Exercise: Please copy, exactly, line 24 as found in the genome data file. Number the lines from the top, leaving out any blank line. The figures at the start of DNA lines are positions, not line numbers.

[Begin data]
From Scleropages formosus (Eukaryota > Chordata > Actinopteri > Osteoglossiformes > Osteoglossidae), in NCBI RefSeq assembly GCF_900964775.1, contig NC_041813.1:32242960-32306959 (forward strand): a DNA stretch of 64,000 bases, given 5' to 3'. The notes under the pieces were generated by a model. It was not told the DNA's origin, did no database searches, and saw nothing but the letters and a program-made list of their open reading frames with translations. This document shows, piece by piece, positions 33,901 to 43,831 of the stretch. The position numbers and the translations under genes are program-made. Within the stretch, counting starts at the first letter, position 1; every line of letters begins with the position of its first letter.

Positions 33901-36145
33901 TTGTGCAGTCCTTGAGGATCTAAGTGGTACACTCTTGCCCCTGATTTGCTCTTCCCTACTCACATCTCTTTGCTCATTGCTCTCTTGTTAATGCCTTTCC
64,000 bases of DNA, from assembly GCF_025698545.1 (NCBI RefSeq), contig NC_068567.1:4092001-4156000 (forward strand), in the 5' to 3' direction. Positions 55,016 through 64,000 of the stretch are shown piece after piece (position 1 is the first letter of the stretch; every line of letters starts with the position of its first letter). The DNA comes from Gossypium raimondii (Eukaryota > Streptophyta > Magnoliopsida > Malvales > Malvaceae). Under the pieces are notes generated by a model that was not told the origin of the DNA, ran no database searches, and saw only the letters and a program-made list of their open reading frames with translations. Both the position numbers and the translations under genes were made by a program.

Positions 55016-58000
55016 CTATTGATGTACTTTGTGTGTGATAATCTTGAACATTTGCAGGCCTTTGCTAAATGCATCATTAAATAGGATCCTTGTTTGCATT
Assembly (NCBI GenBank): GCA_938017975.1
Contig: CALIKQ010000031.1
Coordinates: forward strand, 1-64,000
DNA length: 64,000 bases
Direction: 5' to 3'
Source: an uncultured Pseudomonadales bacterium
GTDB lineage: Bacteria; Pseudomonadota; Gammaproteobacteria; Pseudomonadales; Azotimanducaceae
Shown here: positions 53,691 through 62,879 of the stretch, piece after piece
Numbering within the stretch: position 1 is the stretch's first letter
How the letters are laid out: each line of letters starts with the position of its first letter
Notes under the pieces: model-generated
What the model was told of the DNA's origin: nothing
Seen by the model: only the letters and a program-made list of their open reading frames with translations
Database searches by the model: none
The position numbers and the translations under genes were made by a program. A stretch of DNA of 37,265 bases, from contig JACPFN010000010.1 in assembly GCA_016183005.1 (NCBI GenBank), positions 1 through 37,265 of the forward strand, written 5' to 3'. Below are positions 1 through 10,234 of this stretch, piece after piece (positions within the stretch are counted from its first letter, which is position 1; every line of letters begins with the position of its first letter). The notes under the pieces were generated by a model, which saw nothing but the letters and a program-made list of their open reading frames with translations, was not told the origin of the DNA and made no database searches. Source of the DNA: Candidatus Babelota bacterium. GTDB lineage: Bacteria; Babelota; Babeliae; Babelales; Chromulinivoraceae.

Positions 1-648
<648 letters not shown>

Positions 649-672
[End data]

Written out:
Positions 649-672